Joining the Unashamed

Joining the Unashamed

1 Peter 1:3-9

Dr. Jim Denison

There is a Fifth Great Awakening sweeping the nations in these days. More people are coming to faith in Christ every day than ever before. David Barrett’s World Christian Encyclopedia documents 82,000 new Christians every day. More Muslims are becoming Christians than ever before, many of them after seeing visions and dreams of Jesus. This movement is touching the globe.

It started in South Korea after the devastation of the Korean conflict. Today that nation is one-third to one-half born-again Christian; five of the ten largest churches on earth are in South Korea. Last year the Koreans sent more missionaries into the world than America did.

There is a worship movement in Australia, a Pentecostal movement in Central and South America, a tribal movement in sub-Saharan Africa. As many as 100,000 people come to Christ each day in the underground church movement of China. China is now the largest Christian nation on earth.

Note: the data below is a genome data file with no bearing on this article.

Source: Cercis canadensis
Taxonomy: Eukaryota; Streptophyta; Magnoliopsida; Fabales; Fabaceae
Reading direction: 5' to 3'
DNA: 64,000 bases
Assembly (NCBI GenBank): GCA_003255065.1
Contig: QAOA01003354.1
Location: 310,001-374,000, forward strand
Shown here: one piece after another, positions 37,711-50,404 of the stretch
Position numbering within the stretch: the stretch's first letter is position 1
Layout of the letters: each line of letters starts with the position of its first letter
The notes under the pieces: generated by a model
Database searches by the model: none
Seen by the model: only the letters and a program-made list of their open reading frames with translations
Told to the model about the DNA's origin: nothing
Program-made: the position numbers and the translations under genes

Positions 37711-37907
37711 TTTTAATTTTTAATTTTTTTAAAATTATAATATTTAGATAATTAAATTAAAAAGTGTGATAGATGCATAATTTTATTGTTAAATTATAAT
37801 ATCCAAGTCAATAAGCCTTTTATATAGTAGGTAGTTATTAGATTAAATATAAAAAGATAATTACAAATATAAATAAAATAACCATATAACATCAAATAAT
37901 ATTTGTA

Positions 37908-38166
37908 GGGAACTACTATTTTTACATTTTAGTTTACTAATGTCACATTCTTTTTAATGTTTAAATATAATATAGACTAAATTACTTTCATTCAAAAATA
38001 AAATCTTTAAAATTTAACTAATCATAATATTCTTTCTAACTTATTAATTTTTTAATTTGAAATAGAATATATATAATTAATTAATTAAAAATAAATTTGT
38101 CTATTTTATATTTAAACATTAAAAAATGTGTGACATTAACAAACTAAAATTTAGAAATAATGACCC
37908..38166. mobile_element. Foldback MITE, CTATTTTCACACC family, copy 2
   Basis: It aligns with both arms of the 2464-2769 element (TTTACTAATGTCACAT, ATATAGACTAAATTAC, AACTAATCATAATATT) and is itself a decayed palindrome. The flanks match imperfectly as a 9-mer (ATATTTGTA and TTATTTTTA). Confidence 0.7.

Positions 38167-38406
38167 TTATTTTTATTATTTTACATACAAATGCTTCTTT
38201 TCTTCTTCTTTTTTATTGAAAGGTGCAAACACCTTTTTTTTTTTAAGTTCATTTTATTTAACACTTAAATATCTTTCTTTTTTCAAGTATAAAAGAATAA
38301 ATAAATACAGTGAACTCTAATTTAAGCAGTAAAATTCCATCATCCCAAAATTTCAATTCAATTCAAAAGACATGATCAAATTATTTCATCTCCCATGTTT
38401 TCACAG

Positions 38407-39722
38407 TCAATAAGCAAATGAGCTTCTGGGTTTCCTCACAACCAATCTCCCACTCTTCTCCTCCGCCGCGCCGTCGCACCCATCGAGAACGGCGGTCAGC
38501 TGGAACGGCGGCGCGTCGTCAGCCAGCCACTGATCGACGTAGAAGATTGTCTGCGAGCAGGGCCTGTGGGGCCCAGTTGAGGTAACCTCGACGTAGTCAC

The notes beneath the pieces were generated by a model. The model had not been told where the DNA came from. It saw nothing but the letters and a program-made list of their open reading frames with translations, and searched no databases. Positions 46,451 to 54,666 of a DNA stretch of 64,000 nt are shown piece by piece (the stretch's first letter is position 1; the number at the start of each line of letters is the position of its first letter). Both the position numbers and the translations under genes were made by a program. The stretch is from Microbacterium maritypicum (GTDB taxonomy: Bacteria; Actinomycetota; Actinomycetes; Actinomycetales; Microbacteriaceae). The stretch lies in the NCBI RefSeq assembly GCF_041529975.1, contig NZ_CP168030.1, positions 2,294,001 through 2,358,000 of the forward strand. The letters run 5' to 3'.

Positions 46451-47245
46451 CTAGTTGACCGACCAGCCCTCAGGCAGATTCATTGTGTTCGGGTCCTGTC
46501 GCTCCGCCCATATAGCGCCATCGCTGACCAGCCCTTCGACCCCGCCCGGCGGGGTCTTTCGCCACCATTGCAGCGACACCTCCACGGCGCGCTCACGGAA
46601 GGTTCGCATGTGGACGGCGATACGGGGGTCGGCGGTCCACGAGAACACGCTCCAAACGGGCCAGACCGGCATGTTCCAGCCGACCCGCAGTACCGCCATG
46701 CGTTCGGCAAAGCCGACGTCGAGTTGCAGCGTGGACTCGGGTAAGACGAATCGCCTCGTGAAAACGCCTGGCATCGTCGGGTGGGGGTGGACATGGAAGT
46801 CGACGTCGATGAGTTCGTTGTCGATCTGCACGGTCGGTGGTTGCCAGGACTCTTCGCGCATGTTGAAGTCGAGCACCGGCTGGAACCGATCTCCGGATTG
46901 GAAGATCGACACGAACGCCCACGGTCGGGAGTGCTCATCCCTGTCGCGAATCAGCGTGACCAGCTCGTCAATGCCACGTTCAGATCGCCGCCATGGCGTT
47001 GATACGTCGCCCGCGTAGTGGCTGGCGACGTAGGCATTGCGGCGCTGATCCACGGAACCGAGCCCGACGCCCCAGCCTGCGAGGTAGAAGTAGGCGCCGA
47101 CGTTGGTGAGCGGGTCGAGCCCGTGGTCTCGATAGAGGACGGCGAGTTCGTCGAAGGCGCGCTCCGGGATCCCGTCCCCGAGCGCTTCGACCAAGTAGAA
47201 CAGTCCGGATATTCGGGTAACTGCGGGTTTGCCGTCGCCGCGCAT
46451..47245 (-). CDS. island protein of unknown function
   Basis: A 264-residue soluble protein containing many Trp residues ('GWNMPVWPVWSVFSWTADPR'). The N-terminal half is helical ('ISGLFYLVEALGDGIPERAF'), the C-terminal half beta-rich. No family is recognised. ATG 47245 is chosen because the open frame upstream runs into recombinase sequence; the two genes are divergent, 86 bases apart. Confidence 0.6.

In Cuba, a million people have come to Christ in the last ten years. I have preached there seven times, and am amazed each time at what God is doing on the island. My last time there, last fall, we saw 330 people make public professions of faith on the Sunday morning I preached. Not because of me—the day before, 294 Cubans knocked on 1050 doors and shared the gospel with 5,000 people. As a result, 330 made a public commitment to Christ in a church which is four feet from the Communist headquarters.

God is at work in these days. But of the 82,000 Barrett documents as coming to Christ every day, only 6,000 are in Europe and North America, combined. How can we join the Fifth Great Awakening? How can we experience the power, peace, and purpose of Jesus as they are experiencing his grace and joy? How can we join the Fifth Great Awakening? By experiencing the First Great Awakening.